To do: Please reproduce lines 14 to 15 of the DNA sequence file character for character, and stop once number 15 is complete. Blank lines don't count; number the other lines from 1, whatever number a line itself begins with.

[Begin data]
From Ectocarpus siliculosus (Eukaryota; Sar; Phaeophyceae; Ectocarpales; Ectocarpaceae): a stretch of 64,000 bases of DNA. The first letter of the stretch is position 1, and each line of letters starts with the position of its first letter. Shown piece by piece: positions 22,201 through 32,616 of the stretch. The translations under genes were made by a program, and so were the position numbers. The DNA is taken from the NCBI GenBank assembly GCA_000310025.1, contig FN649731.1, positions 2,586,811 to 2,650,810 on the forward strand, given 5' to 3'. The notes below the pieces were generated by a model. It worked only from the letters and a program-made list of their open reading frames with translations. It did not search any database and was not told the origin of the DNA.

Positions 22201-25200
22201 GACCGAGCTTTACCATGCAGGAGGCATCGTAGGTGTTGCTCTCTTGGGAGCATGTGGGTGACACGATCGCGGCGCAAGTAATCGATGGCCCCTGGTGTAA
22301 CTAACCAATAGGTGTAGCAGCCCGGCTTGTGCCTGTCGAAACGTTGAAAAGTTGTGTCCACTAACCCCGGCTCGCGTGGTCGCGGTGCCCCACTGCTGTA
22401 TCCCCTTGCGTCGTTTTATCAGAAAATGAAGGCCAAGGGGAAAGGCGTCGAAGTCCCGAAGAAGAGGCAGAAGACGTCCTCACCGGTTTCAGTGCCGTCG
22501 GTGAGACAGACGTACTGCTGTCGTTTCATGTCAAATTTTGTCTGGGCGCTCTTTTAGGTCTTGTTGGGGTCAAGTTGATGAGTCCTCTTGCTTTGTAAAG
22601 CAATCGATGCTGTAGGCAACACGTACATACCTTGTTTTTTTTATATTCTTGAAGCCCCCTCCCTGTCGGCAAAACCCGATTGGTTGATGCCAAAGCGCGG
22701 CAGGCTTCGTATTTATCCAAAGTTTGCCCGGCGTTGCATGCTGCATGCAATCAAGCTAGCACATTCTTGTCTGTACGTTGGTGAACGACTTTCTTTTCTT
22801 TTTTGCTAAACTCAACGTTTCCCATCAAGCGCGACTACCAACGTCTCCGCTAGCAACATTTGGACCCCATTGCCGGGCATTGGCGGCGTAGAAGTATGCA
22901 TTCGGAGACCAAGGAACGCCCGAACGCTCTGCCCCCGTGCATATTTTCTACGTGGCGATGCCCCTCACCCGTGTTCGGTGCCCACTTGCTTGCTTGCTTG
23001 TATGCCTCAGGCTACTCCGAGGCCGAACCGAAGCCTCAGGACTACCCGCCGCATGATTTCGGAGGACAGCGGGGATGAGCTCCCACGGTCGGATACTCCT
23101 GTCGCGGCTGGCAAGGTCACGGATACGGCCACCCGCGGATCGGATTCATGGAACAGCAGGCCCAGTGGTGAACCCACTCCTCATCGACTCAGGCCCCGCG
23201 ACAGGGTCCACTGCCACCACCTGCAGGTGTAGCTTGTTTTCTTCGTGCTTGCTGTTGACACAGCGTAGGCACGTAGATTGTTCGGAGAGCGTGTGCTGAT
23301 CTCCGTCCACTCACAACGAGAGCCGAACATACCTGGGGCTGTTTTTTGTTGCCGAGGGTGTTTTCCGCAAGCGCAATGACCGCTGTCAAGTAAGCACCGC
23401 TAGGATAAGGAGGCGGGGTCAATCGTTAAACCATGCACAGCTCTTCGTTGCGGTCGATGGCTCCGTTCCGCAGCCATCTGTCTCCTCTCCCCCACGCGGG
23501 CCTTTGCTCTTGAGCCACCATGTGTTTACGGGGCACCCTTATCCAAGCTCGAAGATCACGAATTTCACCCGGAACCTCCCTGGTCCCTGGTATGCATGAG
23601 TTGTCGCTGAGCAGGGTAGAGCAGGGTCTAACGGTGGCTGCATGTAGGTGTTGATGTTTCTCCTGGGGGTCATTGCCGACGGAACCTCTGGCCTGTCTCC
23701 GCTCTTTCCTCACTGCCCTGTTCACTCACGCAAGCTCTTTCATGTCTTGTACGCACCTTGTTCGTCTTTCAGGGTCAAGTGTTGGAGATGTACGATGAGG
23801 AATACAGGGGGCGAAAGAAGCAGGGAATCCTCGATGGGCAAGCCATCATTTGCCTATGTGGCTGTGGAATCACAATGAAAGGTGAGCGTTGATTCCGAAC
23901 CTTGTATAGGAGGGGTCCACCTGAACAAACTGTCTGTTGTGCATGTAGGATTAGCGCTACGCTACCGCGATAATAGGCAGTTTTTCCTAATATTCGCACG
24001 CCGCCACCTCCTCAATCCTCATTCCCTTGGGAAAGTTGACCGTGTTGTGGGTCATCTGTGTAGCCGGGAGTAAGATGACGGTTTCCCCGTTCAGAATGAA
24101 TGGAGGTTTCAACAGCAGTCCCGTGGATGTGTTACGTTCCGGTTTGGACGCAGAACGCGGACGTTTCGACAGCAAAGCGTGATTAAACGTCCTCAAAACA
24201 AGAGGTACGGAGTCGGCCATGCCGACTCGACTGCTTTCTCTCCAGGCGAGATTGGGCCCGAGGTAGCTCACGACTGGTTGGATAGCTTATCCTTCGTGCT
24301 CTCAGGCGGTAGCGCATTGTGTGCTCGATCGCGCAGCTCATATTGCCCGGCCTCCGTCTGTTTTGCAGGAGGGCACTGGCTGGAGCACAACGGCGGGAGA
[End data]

23301 CTCCGTCCACTCACAACGAGAGCCGAACATACCTGGGGCTGTTTTTTGTTGCCGAGGGTGTTTTCCGCAAGCGCAATGACCGCTGTCAAGTAAGCACCGC
23401 TAGGATAAGGAGGCGGGGTCAATCGTTAAACCATGCACAGCTCTTCGTTGCGGTCGATGGCTCCGTTCCGCAGCCATCTGTCTCCTCTCCCCCACGCGGG